Ensuring sterile surgical environments

During surgical procedures, it’s critical that the medical instruments required have been properly sterilized beforehand, and RTLS’ capabilities in asset and medical scope management provide physicians greater certainty that the sterilization process has been followed and the possibility of an infection through faulty device oversight has been eliminated. That said, air quality is another factor that should be considered when performing surgery. Typically if a virus is airborne, you won’t know until it is too late. Certain location-based monitoring solutions can also test air quality and alert users to anything out of the ordinary, including ventilation system failure, thus ensuring that one less opportunity for infection is resolved.

One of the appeals of RTLS-based technologies is its ability to provide real-time reporting on nearly every level of a facility, from assets to patients to air. Having a coordinated, cohesive RTLS system in place can better equip your facility in the case of emergency and even help you to mitigate the chance of an emergency arising in the first place.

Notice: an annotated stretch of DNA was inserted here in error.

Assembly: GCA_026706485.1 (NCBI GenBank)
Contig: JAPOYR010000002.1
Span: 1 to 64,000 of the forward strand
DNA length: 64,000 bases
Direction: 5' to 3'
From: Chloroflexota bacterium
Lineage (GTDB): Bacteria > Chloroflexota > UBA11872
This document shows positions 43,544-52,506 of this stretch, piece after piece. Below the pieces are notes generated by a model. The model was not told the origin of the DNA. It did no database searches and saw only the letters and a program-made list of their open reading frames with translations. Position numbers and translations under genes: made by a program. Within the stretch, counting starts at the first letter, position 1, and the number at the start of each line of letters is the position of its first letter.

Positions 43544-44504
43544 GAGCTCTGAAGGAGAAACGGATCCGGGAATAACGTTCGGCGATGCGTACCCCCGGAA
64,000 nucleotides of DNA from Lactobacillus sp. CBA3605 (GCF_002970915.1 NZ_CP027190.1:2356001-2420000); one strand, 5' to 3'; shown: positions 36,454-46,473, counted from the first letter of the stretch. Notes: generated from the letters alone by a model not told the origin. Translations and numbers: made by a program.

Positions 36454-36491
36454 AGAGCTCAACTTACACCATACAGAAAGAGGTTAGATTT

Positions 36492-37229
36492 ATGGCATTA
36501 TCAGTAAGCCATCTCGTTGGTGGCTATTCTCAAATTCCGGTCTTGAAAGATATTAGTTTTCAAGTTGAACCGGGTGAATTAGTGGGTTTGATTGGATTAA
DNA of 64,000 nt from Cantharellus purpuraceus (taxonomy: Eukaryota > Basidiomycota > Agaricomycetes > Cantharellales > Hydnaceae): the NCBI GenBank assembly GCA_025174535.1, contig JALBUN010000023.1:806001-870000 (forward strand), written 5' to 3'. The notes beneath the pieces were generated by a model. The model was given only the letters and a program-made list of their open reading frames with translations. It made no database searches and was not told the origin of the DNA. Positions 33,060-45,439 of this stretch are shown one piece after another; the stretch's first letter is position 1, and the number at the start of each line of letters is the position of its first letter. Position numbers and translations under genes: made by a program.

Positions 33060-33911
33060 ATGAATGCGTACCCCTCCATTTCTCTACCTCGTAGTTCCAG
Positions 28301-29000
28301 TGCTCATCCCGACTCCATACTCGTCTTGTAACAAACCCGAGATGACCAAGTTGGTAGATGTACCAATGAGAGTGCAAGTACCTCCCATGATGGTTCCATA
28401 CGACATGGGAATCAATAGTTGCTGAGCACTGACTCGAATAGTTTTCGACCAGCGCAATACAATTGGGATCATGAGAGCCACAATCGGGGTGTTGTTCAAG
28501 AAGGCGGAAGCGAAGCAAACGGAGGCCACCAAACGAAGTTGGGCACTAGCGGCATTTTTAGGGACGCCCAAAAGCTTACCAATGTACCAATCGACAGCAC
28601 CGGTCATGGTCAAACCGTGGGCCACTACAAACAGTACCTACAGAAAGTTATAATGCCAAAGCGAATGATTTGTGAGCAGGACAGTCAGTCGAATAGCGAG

It’s important for organizations to understand the value of a complete infection control solution, as properly utilizing RTLS technology can not only help to eliminate a number of potential infection risks, but can also streamline hospital operations and increase overall patient satisfaction.

Julie Thomas, BSN, RN is a Clinical Educator for CenTrak.

Casto, A. B., & Forrestal, E. (2015). Principles of healthcare reimbursement (5th ed.). Chicago: IL: AHIMA Press. ISBN: 978-1-58426-434-7